I believe Whatsapp has made a few compromises in this regard, but obviously Michael Cohen didn't bother to use disappearing messages in Signal or encrypt his Signal DB, despite how easy it is to do.

This is a common misconception apparently, one that I've fallen prey to myself in the past. Signal removed the option to use the password lock and now uses Android's built-in lock screen functionality to provide auth.

That screen was never meant to serve an encryption role and Moxie recommends using Android's full disk encryption feature to ensure data confidentiality at rest.

You can also set Signal to ask for a password after a certain time.

The article doesn't specify whether or not the encryption was "broken", or whether Cohen is simply cooperating. My hunch tells me it's the latter.

Is the model of the phone known? If it's a relatively new BlackBerry running Android, and if it can be rooted:

  * the main WhatsApp msgstore database in /data is not encrypted
  * the msgstore backup databases (.crypt* in /sdcard) can be decrypted easily using the key file (mentioned in the article) which is also stored in /data
One could probably reverse engineer the WhatsApp APK to figure out how the key file is generated.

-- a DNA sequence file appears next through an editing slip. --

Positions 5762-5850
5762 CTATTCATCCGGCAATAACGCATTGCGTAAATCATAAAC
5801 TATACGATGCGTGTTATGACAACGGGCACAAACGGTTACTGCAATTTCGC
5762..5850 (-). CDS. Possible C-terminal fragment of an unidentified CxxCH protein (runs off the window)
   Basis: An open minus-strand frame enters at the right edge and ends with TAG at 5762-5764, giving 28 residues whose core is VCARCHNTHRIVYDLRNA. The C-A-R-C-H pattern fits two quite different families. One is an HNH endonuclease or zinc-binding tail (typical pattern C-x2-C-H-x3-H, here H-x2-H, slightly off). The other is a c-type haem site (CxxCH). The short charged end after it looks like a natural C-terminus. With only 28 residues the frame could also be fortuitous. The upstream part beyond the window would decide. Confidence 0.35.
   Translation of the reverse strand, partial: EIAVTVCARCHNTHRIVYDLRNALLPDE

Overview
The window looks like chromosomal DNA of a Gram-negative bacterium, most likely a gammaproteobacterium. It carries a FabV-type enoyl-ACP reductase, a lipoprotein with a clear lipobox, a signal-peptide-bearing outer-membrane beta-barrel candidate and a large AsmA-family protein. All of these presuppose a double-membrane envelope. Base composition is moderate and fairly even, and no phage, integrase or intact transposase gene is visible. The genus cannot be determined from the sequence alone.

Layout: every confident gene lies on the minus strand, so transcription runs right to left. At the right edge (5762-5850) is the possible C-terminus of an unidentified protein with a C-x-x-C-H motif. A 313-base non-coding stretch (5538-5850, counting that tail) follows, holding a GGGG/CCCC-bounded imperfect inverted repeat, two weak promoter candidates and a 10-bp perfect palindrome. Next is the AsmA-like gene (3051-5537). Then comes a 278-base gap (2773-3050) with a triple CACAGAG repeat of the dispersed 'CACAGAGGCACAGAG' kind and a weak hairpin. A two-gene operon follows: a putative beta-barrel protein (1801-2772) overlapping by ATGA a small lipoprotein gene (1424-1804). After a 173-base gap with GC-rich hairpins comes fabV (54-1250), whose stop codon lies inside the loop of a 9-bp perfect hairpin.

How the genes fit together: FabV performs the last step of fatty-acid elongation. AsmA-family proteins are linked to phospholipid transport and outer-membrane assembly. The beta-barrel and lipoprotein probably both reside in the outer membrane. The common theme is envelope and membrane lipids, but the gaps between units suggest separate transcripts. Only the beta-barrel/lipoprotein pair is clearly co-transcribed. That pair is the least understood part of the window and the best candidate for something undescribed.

I would hazard a guess that Signal messages are also not stored encrypted at the source and destination (beyond the protection offered by the operating system).

Yea this is key. It's possible to have Signal on your device but not implement any device locking passcode or passcode for unlocking Signal... That would make it trivial to recover data if you have the device.

An alternative method of protecting oneself is to set an expiry timer, which makes messages in a conversation ephemeral. 1 week seems to be a fine balance between being able to look back at old messages, while also not having those you communicate with be allowed to store data on your device for too long.

Signal won't prune the messages until you open the app (or maybe the conversation) again. There've been a few releases where the changelog notes that the app didn't expire ephemeral messages properly.

Signal also has an option to truncate your message history automatically, i.e. it only keeps the n newest messages and deletes older ones.

That's a good idea. Even if you enable FDE and a strong passphrase, the court can still compel you to unlock it. They cannot compel you to automagically undelete expired messages (hopefully those are expired and removed in a secure mannner...)

Bruce S. Trust the math. grugq, endpoints suck.

Bet he sung.

obligatory: https://xkcd.com/538/

No, it's really not.

We've all seen it. Hundreds of times.

It seems to have been referenced 272 times in HN comments and 3 times in story headlines.

Signal encryption relies on a password (last I used it, which was a long time ago). Typing long random passwords in a phone is nothing if not impractical.

It wouldn't shock me to find out they just brute forced the password.

Or found a sticky with the password on it when they raided his office.